14th June 2002 Leaders of developing countries at a UN food summit in Rome, Italy, have urged the EU and the US to remove farm subsidies and open their markets. 

Sustainable engineering to be crucial to SADC's development

14th June 2002 It is the South African Institution of Civil Engineering’s (SAICE) belief that the well-being of African commerce and trade is heavily reliant on the availability of well-developed and maintained infrastructure as provided by the built environment professions and industry to face the... 

Sugar giant sweet on Mozambique

By: Martin Zhuwakinyu     14th June 2002 Diversified group Tongaat-Hulett plans to expand sugar production in Mozambique in order to take advantage of the former Portuguese colony’s increased access to global markets from 2006, when developed countries open up to the world’s poorest countries. 

No decision on Joburg Summit plan

13th June 2002 The fourth and final preparatory committee meeting for the Johannesburg World Summit in Bali was attended by a large number of ministers from both developed and developing countries. By the early hours of the morning of 8 June consensus was not reached on the Draft Plan of Implementation for the...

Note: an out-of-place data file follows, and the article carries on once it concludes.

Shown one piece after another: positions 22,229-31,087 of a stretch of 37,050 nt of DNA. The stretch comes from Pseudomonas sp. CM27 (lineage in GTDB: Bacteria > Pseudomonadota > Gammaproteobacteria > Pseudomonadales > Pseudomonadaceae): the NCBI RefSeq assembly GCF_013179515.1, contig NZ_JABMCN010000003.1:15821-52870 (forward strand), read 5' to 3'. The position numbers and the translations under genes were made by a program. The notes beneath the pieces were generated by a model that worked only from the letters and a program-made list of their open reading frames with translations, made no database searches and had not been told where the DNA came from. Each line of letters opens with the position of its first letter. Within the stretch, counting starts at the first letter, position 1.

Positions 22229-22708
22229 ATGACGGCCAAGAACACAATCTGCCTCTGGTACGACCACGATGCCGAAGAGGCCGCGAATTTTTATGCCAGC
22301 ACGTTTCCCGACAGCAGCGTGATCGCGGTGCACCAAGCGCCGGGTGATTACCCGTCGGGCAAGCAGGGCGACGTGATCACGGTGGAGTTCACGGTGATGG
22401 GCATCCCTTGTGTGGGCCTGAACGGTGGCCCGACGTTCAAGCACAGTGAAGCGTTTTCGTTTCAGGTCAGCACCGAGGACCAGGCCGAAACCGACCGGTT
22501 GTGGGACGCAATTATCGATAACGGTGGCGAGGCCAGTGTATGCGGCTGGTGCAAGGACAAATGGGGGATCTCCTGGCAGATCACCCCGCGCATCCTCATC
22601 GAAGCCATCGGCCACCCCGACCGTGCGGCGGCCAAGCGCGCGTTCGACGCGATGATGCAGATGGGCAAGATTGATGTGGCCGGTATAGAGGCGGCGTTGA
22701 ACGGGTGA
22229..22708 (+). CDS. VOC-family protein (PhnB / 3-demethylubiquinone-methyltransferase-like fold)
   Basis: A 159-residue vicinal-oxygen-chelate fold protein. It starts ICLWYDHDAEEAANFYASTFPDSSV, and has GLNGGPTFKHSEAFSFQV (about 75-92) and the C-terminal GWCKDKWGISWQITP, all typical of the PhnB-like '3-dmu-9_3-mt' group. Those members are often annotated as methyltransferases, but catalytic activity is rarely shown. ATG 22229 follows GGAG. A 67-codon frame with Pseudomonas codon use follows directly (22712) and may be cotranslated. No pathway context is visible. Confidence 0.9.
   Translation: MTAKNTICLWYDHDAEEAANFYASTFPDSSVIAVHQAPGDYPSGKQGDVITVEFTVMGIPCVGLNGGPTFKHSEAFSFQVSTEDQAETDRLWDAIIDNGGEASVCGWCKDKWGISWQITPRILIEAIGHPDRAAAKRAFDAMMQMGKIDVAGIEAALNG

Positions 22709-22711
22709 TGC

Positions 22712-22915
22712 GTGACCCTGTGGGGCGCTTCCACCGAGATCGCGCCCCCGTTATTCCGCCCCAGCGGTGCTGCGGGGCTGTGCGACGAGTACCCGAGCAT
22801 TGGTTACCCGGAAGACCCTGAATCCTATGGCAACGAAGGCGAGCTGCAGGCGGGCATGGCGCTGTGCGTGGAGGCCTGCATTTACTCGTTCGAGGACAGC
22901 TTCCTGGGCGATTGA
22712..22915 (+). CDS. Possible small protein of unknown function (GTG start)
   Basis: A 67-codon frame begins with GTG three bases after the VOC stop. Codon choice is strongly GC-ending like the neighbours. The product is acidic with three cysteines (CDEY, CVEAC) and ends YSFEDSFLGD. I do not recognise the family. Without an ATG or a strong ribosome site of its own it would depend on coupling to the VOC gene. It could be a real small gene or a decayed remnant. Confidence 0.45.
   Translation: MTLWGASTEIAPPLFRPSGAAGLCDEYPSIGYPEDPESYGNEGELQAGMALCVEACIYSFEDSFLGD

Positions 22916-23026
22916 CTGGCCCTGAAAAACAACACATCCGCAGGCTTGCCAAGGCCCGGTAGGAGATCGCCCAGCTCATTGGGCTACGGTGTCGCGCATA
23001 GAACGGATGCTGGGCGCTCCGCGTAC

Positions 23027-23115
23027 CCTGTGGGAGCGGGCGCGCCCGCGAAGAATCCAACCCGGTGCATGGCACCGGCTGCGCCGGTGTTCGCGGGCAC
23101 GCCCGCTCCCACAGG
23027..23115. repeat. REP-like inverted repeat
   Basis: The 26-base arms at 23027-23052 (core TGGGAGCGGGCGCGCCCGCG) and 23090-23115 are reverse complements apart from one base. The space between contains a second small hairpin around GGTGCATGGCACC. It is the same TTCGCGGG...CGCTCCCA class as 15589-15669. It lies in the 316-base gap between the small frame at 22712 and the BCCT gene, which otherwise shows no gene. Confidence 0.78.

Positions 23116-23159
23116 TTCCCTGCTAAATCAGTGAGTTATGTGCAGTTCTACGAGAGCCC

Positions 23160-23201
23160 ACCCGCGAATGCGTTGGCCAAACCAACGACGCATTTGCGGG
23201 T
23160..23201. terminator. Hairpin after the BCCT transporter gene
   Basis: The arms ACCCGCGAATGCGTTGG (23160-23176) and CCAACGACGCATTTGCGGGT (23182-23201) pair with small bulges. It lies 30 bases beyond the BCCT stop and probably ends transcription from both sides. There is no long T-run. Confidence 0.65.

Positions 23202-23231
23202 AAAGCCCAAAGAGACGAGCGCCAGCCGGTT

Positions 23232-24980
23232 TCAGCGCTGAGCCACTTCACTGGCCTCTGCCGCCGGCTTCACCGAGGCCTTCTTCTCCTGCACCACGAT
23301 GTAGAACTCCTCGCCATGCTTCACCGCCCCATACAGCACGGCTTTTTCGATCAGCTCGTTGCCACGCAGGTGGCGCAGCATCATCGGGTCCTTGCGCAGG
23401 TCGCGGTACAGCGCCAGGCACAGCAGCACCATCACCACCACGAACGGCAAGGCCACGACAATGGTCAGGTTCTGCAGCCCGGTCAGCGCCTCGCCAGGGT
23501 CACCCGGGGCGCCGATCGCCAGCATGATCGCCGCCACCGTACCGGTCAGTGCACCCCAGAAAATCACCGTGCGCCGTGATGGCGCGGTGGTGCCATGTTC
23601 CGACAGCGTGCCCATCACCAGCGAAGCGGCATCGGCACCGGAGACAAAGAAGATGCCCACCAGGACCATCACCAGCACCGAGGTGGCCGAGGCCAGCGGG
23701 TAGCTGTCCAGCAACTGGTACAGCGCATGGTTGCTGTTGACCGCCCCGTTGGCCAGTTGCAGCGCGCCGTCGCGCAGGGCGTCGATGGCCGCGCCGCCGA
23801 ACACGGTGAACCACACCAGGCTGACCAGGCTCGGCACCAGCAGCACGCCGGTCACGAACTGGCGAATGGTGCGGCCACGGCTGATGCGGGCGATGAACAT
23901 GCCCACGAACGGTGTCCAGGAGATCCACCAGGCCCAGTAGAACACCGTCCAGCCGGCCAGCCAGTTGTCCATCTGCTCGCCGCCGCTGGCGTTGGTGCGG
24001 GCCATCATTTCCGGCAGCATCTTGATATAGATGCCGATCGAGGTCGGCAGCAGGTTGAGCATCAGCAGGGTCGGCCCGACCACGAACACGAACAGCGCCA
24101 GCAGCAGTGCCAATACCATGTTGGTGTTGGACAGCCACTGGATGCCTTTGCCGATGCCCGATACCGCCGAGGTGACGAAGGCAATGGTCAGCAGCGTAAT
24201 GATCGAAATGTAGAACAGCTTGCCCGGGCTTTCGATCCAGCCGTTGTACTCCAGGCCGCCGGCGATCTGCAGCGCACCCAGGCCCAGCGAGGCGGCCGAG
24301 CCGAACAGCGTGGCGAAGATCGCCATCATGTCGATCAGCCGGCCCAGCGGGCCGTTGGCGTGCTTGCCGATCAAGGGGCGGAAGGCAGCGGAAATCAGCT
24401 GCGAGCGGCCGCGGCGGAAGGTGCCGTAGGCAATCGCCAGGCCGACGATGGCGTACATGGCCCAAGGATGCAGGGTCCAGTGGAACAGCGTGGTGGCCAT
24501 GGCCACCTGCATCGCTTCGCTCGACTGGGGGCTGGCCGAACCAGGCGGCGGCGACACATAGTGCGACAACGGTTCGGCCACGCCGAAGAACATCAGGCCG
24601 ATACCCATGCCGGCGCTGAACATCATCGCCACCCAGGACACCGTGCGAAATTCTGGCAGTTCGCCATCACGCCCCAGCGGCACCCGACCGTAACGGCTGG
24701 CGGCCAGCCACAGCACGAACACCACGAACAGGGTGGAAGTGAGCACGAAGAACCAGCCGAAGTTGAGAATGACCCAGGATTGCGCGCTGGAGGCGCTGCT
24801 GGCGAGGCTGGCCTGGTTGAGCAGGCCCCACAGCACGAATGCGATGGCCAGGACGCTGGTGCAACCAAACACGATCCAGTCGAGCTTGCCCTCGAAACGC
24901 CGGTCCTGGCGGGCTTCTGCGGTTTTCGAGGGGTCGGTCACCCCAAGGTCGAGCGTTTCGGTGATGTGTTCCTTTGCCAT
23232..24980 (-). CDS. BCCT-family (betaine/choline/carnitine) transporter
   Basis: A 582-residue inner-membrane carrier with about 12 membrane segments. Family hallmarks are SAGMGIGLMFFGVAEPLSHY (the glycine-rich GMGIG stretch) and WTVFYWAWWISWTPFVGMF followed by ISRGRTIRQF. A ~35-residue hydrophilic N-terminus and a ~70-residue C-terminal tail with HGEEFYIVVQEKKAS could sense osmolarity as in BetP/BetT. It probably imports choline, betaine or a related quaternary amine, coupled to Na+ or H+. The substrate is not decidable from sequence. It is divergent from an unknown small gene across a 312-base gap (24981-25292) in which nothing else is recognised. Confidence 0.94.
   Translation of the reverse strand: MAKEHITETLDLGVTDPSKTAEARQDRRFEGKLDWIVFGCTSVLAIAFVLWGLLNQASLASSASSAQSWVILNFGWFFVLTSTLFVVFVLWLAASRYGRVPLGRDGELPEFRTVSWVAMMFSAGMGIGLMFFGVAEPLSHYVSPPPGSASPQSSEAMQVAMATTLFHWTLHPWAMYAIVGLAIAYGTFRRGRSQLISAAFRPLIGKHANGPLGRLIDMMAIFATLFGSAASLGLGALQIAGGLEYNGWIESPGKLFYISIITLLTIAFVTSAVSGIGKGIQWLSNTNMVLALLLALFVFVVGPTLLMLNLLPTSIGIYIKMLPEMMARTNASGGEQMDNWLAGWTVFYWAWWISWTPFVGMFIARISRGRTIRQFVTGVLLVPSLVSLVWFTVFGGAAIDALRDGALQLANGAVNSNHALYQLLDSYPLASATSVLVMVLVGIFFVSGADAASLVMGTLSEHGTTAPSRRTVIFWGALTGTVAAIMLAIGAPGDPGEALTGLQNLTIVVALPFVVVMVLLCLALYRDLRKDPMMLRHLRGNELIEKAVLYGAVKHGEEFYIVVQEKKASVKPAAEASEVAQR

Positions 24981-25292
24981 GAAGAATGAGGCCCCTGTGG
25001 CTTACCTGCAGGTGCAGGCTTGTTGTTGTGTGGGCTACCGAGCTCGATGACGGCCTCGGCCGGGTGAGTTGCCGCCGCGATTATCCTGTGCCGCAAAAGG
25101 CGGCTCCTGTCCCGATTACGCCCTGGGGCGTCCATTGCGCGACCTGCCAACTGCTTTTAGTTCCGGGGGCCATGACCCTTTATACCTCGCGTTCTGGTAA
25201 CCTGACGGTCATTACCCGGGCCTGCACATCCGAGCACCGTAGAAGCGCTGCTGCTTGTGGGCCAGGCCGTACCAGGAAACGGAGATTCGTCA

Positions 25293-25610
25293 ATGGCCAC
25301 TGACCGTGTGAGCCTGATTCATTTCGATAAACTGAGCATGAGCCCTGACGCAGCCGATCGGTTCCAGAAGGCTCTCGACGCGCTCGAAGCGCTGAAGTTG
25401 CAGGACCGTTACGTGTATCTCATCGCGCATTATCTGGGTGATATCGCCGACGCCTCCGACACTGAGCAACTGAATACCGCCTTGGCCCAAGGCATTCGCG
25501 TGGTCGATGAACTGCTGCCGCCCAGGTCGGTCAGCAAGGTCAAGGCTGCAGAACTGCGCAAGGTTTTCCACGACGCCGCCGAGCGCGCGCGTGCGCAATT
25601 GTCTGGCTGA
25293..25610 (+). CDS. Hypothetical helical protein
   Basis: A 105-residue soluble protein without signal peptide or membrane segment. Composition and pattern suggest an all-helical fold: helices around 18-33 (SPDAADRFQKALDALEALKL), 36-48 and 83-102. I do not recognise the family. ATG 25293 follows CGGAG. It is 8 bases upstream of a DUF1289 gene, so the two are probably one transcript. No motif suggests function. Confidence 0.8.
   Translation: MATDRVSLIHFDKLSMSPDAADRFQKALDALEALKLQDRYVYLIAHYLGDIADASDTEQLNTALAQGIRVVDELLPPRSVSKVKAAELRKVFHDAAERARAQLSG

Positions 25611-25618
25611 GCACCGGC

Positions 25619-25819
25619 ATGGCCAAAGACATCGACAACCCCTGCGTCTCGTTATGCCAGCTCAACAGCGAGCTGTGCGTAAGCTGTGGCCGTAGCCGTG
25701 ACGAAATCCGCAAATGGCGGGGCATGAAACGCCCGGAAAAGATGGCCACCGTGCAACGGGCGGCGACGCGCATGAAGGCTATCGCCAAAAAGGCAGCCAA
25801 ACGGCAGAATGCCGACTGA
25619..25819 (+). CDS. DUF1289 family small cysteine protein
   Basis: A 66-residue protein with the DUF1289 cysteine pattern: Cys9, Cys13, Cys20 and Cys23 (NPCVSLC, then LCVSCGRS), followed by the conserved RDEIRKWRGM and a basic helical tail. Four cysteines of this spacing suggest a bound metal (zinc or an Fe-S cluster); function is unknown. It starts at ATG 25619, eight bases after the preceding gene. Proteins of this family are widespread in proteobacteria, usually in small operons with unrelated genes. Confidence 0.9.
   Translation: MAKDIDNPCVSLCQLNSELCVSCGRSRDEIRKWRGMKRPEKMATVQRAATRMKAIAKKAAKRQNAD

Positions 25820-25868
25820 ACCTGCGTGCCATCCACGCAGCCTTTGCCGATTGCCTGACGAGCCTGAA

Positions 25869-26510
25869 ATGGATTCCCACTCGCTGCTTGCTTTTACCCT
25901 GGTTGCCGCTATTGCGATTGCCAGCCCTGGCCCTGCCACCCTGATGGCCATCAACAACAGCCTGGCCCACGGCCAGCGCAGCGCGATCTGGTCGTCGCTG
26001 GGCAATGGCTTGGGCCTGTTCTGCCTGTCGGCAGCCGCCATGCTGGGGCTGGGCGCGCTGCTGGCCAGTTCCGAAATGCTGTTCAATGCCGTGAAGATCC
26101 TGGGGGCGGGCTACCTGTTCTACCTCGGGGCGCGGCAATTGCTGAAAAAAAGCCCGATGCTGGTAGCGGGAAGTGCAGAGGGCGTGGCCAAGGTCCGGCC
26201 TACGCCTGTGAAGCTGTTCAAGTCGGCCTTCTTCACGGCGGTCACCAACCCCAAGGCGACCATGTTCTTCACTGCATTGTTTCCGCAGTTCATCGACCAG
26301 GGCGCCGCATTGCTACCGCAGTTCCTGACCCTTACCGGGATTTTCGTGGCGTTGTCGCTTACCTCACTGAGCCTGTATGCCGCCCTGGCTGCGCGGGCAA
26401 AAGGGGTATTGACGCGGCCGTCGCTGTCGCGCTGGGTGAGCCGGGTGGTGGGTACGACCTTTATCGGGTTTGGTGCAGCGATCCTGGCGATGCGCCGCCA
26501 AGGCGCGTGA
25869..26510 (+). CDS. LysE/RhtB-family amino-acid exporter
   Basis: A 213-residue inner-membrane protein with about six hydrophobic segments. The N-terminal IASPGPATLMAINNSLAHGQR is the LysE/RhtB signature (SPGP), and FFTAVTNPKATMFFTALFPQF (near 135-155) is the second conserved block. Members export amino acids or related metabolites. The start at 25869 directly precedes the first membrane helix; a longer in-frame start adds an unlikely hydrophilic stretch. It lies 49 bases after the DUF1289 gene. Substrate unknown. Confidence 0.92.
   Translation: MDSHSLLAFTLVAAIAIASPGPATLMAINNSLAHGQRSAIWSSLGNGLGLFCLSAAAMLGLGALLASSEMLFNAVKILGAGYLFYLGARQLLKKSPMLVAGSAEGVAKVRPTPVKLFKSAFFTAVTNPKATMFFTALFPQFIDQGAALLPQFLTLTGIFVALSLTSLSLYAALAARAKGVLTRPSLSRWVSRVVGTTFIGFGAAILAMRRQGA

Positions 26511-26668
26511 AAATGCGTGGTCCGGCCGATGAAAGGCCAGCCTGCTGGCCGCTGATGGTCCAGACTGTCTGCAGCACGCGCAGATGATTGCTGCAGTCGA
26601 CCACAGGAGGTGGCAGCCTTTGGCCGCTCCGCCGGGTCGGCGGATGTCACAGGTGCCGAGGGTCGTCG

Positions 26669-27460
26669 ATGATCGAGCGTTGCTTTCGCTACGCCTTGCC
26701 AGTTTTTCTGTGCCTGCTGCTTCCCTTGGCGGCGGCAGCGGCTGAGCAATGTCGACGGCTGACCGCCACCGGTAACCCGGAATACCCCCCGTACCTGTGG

Farm subsidies are obstacle to UN summit – SA

12th June 2002 South Africa slammed rich countries for subsidising their own farmers at the expense of those from the Third World, saying the issue was a major bone of contention ahead of a UN summit it will host on poverty and the environment. 

Funding for UN summit almost secure

By: Irma Venter     11th June 2002 The Johannesburg World Summit Company (Jowsco) has succeeded in securing nearly all of the funding needed to host the World Summit on Sustainable Development (WSSD) from August 26 to September 4 in Sandton, Gauteng. 

US calls for farm export subsidies to be cut

7th June 2002 The US will push in global trade talks for complete elimination of farm export subsidies over five years, Washington’s top agricultural trade negotiator said.